CDC officials say the vaccine is available; people just need to look for it.
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Some parts of the country are experiencing spot shortages of flu vaccine because of increased demand in a flu season that started earlier and is more severe than previous years.
In Las Vegas, Celeste Tom tried six times before she found a flu shot for her boyfriend.
"I'd been bugging him to get a flu shot, but he kept putting it off," said Tom, 55. The Smith's Food and Drug Center where she got her shot was out. Her partner called his doctor's office, but they were out, too. Next she tried a Walgreens and then a CVS pharmacy; no vaccine. She called another Smith's, but it would administer vaccine only to people over 65. On Monday, she found a Walgreens that had 10 doses left. "I called back when he got off work at 1 p.m. to make sure they still had some, and he finally went in."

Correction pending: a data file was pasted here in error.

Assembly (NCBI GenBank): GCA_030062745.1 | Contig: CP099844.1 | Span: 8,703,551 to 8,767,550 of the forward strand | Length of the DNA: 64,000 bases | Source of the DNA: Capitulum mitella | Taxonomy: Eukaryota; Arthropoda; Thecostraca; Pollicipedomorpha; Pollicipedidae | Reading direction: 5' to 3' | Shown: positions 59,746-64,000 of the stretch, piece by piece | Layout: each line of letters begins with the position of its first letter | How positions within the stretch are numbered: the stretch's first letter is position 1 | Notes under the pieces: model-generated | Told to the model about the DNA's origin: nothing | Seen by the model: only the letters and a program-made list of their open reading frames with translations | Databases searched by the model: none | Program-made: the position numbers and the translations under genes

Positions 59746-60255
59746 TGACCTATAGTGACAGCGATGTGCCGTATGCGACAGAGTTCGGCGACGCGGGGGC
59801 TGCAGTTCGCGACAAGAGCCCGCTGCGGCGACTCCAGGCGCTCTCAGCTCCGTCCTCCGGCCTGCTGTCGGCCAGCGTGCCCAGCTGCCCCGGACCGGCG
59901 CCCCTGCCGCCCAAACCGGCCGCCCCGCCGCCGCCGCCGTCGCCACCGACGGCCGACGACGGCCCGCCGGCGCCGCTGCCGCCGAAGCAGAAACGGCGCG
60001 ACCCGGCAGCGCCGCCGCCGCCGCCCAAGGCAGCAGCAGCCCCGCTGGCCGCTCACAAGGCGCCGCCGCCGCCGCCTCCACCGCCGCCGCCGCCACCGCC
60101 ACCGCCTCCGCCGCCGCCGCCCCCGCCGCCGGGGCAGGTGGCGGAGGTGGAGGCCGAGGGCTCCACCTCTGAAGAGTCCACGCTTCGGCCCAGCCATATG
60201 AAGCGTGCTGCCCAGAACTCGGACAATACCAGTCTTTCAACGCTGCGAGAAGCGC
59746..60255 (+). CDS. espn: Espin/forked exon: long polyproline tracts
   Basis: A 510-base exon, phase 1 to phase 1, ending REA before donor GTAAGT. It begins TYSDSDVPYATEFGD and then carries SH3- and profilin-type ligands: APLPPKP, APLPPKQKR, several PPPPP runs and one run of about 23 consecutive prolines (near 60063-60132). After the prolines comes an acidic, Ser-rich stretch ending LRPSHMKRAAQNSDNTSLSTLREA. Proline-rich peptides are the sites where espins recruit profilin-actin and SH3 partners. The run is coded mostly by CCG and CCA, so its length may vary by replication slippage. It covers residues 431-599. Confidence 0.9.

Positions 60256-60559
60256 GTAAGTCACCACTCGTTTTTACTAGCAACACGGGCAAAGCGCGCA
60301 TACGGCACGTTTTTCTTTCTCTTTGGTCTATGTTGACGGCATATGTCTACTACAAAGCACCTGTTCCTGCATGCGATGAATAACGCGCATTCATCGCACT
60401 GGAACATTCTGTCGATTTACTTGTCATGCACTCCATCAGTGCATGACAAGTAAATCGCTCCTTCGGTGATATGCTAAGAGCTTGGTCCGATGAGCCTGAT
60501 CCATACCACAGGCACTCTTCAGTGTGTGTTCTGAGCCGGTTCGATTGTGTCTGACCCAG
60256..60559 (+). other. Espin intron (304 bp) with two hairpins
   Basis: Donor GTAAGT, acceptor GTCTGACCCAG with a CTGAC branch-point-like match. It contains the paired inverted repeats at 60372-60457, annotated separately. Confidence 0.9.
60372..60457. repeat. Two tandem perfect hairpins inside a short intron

"The bottom line is there's vaccine out there," said Tom Skinner, a spokesman for the Centers for Disease Control and Prevention. "There may be places where there are spot shortages, but there should be a little bit more coming, so people may have to check around for it."
It took Pam Copley a full day. The Staten Island, N.Y., mom, 42, tried her pediatrician, but the office had no appointments until February. She and daughter Colleen, 15, got in line at a CVS, only to have the nurse come and and say she didn't have shots for anyone under 18. After "a bunch of phone calls," Copley found vaccine at an urgent-care clinic. They had to wait there for five hours, but it was worth it, she said. "There's lots of flu in the schools here right now.
U.S. flu vaccine manufacturers have increased the number of doses they expect to produce this year to 145 million from previous estimates of 137 million, Skinner said. About 128 million doses have been shipped, and the "vast majority" of those have been used, he said. "We had 112 million people vaccinated by the end of November."
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SOURCE: USA Today